Sunday, December 8, 2013

Paul Krugman Argues That Secular Stagnation Seems Probable Without Help From Monetary Policy And Trade Policy

Krugman chops his way through some some numbers and comes to the conclusion that the positive factors that supported the Great Moderation have disappeared.  Household debt was growing at a 2% rate during the GM and that will not continue; the CBO forecasts that potential GDP will be 1% less than during GM as well. These declining demand factors will cause fixed investment to decline by 2% of GDP.  Real interest rates were 1.9% during the GM and they will have to be negative to offset the factors that limit growth in demand. We will continue to be in a liquidity trap.   The good news is that the US current account deficit averaged around 3% during the GM.  If we could eliminate the trade deficit we could avoid stagnation.  He argues that low interest rates and a higher inflation rate should cause the dollar to weaken and that should eliminate the trade deficit.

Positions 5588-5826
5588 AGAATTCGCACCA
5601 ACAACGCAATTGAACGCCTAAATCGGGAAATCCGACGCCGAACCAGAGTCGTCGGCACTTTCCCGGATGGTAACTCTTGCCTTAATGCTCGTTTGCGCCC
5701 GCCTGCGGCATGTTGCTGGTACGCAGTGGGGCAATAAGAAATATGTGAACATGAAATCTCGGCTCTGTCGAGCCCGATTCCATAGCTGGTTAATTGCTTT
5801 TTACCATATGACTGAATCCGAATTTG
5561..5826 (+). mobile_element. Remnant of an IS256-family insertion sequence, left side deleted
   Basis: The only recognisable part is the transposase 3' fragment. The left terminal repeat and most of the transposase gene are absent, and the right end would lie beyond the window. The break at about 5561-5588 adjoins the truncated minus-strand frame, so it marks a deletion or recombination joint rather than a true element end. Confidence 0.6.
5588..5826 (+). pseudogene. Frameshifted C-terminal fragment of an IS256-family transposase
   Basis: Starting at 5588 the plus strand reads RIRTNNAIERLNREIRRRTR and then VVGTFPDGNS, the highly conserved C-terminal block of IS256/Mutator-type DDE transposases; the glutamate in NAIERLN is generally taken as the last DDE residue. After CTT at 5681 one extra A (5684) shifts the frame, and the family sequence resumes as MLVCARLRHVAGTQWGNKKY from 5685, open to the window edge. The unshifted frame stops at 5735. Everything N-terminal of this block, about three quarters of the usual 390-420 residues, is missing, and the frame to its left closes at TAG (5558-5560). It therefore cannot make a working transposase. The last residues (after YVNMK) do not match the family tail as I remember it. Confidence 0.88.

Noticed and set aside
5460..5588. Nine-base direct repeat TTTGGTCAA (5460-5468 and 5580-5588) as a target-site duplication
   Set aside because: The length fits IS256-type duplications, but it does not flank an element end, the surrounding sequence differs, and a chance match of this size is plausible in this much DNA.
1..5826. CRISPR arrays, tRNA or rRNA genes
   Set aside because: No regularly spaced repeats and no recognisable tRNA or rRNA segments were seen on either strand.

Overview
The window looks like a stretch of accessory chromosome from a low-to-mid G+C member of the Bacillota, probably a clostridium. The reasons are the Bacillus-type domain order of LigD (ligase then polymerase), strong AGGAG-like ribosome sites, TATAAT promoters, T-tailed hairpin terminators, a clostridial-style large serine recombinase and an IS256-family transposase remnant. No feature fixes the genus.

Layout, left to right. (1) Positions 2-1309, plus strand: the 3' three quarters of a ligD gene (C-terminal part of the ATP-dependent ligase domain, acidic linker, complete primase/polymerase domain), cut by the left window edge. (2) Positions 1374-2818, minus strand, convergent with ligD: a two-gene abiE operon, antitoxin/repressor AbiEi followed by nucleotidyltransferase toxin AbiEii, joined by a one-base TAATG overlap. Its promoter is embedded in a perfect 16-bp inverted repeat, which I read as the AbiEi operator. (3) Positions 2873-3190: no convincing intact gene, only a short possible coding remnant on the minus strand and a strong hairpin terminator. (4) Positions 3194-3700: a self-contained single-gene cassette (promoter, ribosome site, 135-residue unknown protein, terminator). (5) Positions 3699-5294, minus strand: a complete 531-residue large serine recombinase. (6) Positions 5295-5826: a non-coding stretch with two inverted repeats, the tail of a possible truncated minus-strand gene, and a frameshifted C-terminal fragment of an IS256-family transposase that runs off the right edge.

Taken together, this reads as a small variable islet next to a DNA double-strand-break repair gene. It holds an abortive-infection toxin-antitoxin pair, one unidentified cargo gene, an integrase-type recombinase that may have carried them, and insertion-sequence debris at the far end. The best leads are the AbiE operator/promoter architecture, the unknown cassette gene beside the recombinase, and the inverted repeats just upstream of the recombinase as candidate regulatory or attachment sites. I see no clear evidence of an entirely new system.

Krugman's recipe for escape from stagnation will be difficult to achieve in a post industrial society.  We have a trade surplus in services but services are small percentage of international trade.  The majority of tradable goods are industrial products.  Moreover, around 50% of our imports are by US firms which resell them in the US.  They have lots of reasons for offshoring production that would not be strongly affected by a weaker dollar.

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